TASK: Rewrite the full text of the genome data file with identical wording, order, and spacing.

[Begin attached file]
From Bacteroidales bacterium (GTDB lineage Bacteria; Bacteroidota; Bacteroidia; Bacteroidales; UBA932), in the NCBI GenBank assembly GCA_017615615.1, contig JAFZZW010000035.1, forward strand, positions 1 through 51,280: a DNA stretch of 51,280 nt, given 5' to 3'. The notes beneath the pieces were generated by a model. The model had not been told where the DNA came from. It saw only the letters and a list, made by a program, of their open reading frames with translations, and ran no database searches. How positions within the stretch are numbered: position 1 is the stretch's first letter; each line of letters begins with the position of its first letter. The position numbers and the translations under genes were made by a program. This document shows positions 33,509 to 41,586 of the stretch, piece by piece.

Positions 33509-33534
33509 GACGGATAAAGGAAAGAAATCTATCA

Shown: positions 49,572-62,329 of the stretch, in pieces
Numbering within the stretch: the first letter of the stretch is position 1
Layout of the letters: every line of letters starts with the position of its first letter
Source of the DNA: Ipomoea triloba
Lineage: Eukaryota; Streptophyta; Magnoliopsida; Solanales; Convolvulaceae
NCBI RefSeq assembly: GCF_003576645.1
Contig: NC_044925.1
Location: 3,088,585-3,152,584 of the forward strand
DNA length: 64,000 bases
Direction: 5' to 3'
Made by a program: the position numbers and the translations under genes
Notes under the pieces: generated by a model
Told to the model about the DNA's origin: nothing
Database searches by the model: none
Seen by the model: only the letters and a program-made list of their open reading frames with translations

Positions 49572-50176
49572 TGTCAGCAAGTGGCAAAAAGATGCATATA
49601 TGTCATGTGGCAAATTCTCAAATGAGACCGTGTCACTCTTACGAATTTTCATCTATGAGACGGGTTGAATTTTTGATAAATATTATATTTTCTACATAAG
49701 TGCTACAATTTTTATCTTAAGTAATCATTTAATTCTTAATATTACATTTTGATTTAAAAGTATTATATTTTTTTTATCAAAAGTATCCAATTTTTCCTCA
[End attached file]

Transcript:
From Bacteroidales bacterium (GTDB lineage Bacteria; Bacteroidota; Bacteroidia; Bacteroidales; UBA932), in the NCBI GenBank assembly GCA_017615615.1, contig JAFZZW010000035.1, forward strand, positions 1 through 51,280: a DNA stretch of 51,280 nt, given 5' to 3'. The notes beneath the pieces were generated by a model. The model had not been told where the DNA came from. It saw only the letters and a list, made by a program, of their open reading frames with translations, and ran no database searches. How positions within the stretch are numbered: position 1 is the stretch's first letter; each line of letters begins with the position of its first letter. The position numbers and the translations under genes were made by a program. This document shows positions 33,509 to 41,586 of the stretch, piece by piece.

Positions 33509-33534
33509 GACGGATAAAGGAAAGAAATCTATCA

Shown: positions 49,572-62,329 of the stretch, in pieces
Numbering within the stretch: the first letter of the stretch is position 1
Layout of the letters: every line of letters starts with the position of its first letter
Source of the DNA: Ipomoea triloba
Lineage: Eukaryota; Streptophyta; Magnoliopsida; Solanales; Convolvulaceae
NCBI RefSeq assembly: GCF_003576645.1
Contig: NC_044925.1
Location: 3,088,585-3,152,584 of the forward strand
DNA length: 64,000 bases
Direction: 5' to 3'
Made by a program: the position numbers and the translations under genes
Notes under the pieces: generated by a model
Told to the model about the DNA's origin: nothing
Database searches by the model: none
Seen by the model: only the letters and a program-made list of their open reading frames with translations

Positions 49572-50176
49572 TGTCAGCAAGTGGCAAAAAGATGCATATA
49601 TGTCATGTGGCAAATTCTCAAATGAGACCGTGTCACTCTTACGAATTTTCATCTATGAGACGGGTTGAATTTTTGATAAATATTATATTTTCTACATAAG
49701 TGCTACAATTTTTATCTTAAGTAATCATTTAATTCTTAATATTACATTTTGATTTAAAAGTATTATATTTTTTTTATCAAAAGTATCCAATTTTTCCTCA